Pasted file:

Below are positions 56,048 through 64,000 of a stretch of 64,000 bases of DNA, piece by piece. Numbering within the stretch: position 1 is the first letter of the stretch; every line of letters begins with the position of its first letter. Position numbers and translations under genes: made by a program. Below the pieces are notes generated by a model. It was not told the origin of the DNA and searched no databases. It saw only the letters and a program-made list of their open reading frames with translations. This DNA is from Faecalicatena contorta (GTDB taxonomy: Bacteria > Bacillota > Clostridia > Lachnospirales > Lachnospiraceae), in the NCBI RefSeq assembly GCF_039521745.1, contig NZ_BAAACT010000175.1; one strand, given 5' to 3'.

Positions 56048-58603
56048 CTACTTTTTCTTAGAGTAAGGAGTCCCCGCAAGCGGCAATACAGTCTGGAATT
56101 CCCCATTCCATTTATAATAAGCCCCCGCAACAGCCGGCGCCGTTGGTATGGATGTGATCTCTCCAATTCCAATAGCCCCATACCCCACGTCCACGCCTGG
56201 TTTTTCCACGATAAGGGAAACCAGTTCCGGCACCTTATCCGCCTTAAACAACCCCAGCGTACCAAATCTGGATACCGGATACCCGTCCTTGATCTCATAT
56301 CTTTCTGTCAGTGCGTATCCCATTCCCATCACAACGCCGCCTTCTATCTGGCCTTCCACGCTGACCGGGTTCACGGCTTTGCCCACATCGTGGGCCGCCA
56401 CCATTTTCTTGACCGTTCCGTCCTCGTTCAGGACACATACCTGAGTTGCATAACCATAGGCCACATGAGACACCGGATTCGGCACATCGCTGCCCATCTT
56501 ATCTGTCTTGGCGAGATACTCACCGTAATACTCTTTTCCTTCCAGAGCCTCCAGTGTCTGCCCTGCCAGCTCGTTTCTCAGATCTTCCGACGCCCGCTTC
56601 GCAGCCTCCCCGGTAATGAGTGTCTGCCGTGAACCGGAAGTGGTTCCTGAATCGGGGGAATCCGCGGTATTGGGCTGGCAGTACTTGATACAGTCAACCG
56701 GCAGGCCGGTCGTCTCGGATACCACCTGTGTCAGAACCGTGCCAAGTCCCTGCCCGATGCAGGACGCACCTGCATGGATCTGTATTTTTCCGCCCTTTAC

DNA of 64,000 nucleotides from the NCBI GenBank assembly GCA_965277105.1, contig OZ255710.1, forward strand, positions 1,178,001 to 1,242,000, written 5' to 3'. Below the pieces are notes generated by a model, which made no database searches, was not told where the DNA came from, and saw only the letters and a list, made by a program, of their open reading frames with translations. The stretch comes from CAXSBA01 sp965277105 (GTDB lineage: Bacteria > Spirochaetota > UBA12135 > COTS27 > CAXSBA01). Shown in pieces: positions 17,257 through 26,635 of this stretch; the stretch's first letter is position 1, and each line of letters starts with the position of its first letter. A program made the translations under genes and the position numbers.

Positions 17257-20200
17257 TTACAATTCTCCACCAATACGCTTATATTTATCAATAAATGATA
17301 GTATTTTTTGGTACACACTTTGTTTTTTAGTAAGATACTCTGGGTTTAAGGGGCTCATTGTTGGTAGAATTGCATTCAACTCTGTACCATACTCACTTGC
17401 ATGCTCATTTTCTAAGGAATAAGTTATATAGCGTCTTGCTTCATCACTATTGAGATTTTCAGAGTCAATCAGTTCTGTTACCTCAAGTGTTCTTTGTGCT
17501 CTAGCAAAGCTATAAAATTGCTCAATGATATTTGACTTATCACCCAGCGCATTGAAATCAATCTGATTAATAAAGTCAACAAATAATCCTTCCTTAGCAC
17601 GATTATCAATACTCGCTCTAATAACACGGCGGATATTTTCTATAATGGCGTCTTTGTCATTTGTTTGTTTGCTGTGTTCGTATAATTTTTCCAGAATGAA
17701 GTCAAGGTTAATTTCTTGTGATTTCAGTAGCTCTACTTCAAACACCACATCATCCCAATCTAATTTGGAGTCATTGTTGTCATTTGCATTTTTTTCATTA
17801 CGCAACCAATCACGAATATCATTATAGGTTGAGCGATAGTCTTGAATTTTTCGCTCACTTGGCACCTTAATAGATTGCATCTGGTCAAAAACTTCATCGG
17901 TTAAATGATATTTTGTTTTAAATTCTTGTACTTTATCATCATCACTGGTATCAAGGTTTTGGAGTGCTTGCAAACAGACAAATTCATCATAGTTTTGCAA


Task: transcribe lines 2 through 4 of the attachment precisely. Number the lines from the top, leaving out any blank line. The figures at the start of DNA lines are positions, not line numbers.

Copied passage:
Positions 56048-58603
56048 CTACTTTTTCTTAGAGTAAGGAGTCCCCGCAAGCGGCAATACAGTCTGGAATT
56101 CCCCATTCCATTTATAATAAGCCCCCGCAACAGCCGGCGCCGTTGGTATGGATGTGATCTCTCCAATTCCAATAGCCCCATACCCCACGTCCACGCCTGG